It’s that time of the year. Halloween has come and gone, the turkey’s on the table, and goodness, do you smell that pumpkin pie? Thanksgiving has come, and with it promises of Christmas! But before we deck the halls and put up the tree, it’s important to pause for a moment and take stock of everything we writers have to be thankful for.
This year has been an especially difficult one — for a myriad of reasons. COVID-19 has been a terrible plague on 2020, and now that it’s reared its head again, it’s can be easy to feel really down this holiday season. Family gatherings have been forced to go remote, either via Zoom or some other tech wonder. It’s just not the same as hugging Grandma and Grandpa and being the same warm room with family.
Sometimes it’s even become difficult to write when things are like this. Personally, this year has been especially difficult for me when it comes to writing. Stress has a way of burrowing into my thoughts, even when I sit down to lose myself in words.
But there is always something to be grateful for: big things like family, friends, and that Thanksgiving turkey. I’ll always be thankful that I have a loving family, good friends, and a love of life. But it’s important to take note of the little things too — because they add up.
So, here are some things that we writers have to be thankful for.
Friends, Teachers, and the Writing Community
Where would we be if we didn’t have the support system we needed to spark inspiration, motivate us to continue writing, and celebrate our milestones with us? Personally, I’m thankful to my family, especially my sister, who reads just about everything I write and is my biggest cheerleader. And in times like these, cheerleaders are needed now more than ever.
Similarly, I’m thankful for all the professors and teachers that have taken an interest in my writing and have helped me grow over the years. From Fiction 101 at community college to Fiction Capstone at PLU to every class at the Rainier Writing Workshop, I’ve met wonderful, talented, and encouraging people, and without their feedback, my motivation to keep writing would be terribly low.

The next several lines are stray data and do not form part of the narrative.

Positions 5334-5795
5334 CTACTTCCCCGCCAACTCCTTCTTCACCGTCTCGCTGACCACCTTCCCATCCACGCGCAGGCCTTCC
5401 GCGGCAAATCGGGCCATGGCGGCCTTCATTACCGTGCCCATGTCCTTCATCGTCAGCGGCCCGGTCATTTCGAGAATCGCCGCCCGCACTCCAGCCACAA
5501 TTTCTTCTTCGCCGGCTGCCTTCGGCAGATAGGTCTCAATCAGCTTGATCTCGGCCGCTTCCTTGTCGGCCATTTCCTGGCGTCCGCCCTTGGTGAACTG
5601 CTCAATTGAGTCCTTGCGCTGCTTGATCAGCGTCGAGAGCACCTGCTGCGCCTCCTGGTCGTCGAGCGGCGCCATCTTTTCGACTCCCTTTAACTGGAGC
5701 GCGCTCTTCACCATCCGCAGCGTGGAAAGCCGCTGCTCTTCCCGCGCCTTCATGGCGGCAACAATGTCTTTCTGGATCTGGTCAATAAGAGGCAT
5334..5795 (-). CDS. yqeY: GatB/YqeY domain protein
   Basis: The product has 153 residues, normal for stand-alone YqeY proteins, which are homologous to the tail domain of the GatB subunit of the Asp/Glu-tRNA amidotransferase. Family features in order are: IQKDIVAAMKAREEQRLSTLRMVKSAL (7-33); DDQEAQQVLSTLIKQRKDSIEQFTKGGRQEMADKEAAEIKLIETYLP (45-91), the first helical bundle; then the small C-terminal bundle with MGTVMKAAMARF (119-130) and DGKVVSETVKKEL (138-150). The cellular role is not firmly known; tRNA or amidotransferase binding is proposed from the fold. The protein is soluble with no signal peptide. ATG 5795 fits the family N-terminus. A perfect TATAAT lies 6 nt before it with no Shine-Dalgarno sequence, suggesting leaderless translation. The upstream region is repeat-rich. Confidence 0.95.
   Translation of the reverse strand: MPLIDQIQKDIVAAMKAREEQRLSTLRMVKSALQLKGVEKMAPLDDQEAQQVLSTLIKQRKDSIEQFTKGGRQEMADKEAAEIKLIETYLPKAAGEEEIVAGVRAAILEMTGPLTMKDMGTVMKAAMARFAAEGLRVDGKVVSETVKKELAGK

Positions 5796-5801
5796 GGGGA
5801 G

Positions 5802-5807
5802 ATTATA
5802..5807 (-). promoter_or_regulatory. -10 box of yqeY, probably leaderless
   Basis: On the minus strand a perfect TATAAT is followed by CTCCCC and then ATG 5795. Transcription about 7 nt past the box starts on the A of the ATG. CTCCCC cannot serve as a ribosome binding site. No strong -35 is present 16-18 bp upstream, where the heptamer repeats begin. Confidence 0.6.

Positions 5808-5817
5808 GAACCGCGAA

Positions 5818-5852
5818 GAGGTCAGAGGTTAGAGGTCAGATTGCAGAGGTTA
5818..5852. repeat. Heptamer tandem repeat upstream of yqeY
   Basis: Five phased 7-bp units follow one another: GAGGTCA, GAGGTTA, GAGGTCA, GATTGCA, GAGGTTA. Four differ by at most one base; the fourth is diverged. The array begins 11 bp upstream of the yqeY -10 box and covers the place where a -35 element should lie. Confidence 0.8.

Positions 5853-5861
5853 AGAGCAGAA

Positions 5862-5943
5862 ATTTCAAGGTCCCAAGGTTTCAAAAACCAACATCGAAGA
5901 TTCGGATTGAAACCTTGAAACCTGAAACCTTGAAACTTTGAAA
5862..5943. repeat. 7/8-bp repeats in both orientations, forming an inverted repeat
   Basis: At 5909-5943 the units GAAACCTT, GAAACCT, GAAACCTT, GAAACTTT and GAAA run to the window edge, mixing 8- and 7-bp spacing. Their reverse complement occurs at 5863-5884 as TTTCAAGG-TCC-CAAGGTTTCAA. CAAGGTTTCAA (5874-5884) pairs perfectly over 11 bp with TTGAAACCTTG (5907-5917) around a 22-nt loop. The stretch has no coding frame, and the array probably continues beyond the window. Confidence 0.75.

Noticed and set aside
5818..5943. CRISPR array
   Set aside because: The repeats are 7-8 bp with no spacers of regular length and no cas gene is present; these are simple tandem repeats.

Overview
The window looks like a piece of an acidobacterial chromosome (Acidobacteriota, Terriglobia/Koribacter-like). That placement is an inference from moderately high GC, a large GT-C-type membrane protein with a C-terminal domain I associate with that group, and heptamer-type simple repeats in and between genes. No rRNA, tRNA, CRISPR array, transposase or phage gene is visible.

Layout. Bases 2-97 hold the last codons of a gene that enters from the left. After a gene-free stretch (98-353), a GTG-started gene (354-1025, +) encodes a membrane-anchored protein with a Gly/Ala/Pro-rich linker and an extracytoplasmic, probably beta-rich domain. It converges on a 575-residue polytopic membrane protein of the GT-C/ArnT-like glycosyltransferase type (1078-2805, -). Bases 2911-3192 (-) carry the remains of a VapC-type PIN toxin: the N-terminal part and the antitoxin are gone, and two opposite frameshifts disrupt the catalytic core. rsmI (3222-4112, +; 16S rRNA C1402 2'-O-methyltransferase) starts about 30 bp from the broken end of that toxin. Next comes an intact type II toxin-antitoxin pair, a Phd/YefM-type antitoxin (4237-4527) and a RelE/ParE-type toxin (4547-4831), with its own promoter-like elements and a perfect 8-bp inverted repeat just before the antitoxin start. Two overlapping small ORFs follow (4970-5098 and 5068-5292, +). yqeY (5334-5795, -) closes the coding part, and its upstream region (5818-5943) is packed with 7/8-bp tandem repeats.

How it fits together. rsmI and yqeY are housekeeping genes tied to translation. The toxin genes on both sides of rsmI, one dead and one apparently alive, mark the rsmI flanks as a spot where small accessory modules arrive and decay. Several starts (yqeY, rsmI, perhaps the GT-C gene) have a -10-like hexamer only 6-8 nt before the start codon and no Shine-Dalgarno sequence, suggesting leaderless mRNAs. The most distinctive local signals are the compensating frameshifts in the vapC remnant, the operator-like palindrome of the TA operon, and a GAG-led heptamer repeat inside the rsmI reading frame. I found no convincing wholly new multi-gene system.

For those who aren’t English majors or aren’t pursuing a degree in creative writing, social media is also a good source of encouragement, and the #WritingCommunity on Twitter is always active with fellow writers who want to uplift each other.
I know it seems like a given for a writer to be thankful for books, but it’s so, so very true. Sometimes all one really needs in order to escape from the overwhelming situations in 2020 is a good book.
I’m especially thankful for V.E. Schwab, Brandon Sanderson, and Marissa Meyer all exist. Without them, this year definitely wouldn’t have been as inspiring as it was.
Even one quick, helpful writing craft book can make a difference. I recently read The Art of Subtext by Charles Baxter, which was exactly what I needed.
Happy books, sad books, epic sagas, little college romances. All of these stories inspire, provide escape, and are deserving of thankfulness. I think I speak for all writers when I say that our lives would have been much different without that one good book.
This one’s a bit less universal, but ever since writing that one article earlier this year about how I’m an old-fashioned writer, I now know that I’m definitely not the only one who still writes by hand. Even for those who write on laptops, pens are the unsung hero of outlines, post-it notes, and scribbling on napkins.
Ali Raphael of Ali’s Reviews and More, an awesome blogger and a personal friend, reminds us that it’s good to have a pen on you at all times, especially when writing more than one project. And it’s very true: ideas come and go in the blink of an eye, so having a pen close by can mean the difference between a fleeting, half-remembered thought and your next big book.
They say the pen is mightier than the sword, but I think it’s even more powerful that a pen can write the strokes of a sword right into a fantasy story. As an old-fashioned writer who jots down most first drafts by hand, I can say that I’m personally very thankful to these little pens.
From the epic instrumental pieces of Two Steps From Hell to pop hits from Taylor Swift, writers get a lot of inspiration from music, and it’s time to say how grateful we are to other creative minds that provide music to get our creative juices flowing. I wouldn’t have written some of my favorite scenes or stories without an original music video playing in my head when I listen to other people’s songs.
Of course, there are so many other things for a writer to be grateful for, and I haven’t even touched the surface here. 2020 has been hard, to say the least, but we writers do have a lot to cherish, and I hope we all go into the holiday season knowing just how lucky we are.
Happy Thanksgiving, bookwyrms!